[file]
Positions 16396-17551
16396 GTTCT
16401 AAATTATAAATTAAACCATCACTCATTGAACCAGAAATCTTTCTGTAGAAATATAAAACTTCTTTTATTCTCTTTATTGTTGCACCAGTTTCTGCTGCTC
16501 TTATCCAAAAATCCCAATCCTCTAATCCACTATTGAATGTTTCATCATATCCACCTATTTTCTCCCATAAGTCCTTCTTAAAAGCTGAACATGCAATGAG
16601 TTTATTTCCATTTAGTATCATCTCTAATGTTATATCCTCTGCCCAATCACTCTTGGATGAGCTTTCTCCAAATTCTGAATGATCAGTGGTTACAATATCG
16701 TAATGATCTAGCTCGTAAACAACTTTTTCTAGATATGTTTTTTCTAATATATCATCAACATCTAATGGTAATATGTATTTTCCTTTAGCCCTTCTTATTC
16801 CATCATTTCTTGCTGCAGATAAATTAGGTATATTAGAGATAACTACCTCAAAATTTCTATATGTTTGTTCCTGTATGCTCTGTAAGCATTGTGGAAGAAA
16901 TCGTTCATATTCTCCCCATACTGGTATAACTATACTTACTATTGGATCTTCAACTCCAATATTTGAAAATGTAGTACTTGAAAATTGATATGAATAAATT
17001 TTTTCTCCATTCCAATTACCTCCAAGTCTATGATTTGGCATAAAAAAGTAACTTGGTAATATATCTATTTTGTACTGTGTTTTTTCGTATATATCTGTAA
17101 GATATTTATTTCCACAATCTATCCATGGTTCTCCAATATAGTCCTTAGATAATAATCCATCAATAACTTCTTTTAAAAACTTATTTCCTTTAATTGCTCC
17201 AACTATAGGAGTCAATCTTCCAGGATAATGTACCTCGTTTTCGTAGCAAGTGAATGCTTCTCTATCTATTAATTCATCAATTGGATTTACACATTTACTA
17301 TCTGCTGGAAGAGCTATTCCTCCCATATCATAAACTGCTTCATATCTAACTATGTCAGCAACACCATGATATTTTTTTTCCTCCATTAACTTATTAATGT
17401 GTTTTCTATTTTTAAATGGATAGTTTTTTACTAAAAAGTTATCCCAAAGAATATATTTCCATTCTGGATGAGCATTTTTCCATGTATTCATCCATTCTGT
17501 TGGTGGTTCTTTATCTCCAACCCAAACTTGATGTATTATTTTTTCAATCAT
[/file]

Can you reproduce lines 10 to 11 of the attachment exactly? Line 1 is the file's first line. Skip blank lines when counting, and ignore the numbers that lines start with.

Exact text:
17101 GATATTTATTTCCACAATCTATCCATGGTTCTCCAATATAGTCCTTAGATAATAATCCATCAATAACTTCTTTTAAAAACTTATTTCCTTTAATTGCTCC
17201 AACTATAGGAGTCAATCTTCCAGGATAATGTACCTCGTTTTCGTAGCAAGTGAATGCTTCTCTATCTATTAATTCATCAATTGGATTTACACATTTACTA